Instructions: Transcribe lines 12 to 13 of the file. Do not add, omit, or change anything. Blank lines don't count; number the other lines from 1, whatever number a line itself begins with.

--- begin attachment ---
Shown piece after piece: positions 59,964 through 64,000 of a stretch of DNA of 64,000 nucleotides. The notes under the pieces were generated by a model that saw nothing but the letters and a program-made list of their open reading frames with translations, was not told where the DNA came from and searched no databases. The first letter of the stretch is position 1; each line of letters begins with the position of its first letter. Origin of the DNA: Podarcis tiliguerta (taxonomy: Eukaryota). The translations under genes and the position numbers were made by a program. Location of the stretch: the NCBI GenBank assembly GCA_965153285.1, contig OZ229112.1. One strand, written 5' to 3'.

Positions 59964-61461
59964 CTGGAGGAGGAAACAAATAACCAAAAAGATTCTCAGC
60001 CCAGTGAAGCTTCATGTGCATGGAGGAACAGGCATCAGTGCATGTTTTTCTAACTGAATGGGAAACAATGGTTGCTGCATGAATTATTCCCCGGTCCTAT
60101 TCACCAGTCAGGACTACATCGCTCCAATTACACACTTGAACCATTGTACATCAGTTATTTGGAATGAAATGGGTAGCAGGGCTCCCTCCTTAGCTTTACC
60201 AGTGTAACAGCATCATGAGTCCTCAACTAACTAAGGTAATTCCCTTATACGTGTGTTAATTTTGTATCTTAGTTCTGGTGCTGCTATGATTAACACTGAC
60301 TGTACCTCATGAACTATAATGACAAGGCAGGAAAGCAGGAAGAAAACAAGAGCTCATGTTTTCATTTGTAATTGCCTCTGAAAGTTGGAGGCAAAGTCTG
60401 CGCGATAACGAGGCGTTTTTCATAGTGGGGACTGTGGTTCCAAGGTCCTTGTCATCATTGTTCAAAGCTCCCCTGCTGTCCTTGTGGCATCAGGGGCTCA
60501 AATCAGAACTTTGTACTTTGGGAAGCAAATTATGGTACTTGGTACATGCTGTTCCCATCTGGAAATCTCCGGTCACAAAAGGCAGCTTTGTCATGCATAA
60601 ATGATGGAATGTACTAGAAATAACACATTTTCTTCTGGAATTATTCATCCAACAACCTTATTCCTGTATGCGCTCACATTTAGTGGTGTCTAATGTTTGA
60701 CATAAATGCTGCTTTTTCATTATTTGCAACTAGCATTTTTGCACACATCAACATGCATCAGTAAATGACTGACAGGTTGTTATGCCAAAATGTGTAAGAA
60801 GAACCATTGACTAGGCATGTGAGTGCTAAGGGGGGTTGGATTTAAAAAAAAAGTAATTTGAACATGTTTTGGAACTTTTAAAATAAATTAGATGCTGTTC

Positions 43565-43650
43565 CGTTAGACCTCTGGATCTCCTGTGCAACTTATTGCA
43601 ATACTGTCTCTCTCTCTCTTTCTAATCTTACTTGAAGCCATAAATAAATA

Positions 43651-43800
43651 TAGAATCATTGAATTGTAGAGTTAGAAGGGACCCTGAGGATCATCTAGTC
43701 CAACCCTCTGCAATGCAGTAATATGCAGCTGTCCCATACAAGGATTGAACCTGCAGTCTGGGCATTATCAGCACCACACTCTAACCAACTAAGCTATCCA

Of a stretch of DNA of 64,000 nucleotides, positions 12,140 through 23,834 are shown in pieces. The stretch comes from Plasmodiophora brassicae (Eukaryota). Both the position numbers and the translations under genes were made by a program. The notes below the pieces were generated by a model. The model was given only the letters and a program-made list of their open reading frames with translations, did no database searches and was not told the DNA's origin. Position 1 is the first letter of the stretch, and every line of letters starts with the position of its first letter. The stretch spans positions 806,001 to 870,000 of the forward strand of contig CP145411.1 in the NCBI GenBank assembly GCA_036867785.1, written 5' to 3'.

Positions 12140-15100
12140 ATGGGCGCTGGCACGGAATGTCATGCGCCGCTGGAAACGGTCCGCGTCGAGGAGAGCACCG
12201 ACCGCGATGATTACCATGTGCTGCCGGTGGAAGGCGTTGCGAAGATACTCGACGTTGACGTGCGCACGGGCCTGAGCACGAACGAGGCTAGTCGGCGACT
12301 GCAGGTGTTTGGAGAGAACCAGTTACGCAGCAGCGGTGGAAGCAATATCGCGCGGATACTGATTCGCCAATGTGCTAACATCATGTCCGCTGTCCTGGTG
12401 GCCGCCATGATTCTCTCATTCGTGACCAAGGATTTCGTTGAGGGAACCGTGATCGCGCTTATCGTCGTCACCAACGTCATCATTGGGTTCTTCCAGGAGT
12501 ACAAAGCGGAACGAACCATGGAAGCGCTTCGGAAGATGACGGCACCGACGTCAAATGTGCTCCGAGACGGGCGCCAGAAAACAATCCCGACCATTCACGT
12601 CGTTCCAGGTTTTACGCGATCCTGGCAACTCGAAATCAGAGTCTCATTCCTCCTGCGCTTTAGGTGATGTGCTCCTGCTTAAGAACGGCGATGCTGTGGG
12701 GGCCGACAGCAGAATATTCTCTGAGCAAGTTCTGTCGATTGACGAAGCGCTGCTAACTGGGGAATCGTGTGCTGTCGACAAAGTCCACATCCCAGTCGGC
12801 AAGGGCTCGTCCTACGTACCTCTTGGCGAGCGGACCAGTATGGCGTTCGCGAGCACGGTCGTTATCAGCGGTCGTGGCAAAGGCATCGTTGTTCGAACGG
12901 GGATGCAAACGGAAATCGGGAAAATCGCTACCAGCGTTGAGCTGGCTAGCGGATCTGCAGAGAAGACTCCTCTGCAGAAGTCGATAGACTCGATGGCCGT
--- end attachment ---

60801 GAACCATTGACTAGGCATGTGAGTGCTAAGGGGGGTTGGATTTAAAAAAAAAGTAATTTGAACATGTTTTGGAACTTTTAAAATAAATTAGATGCTGTTC

Positions 43565-43650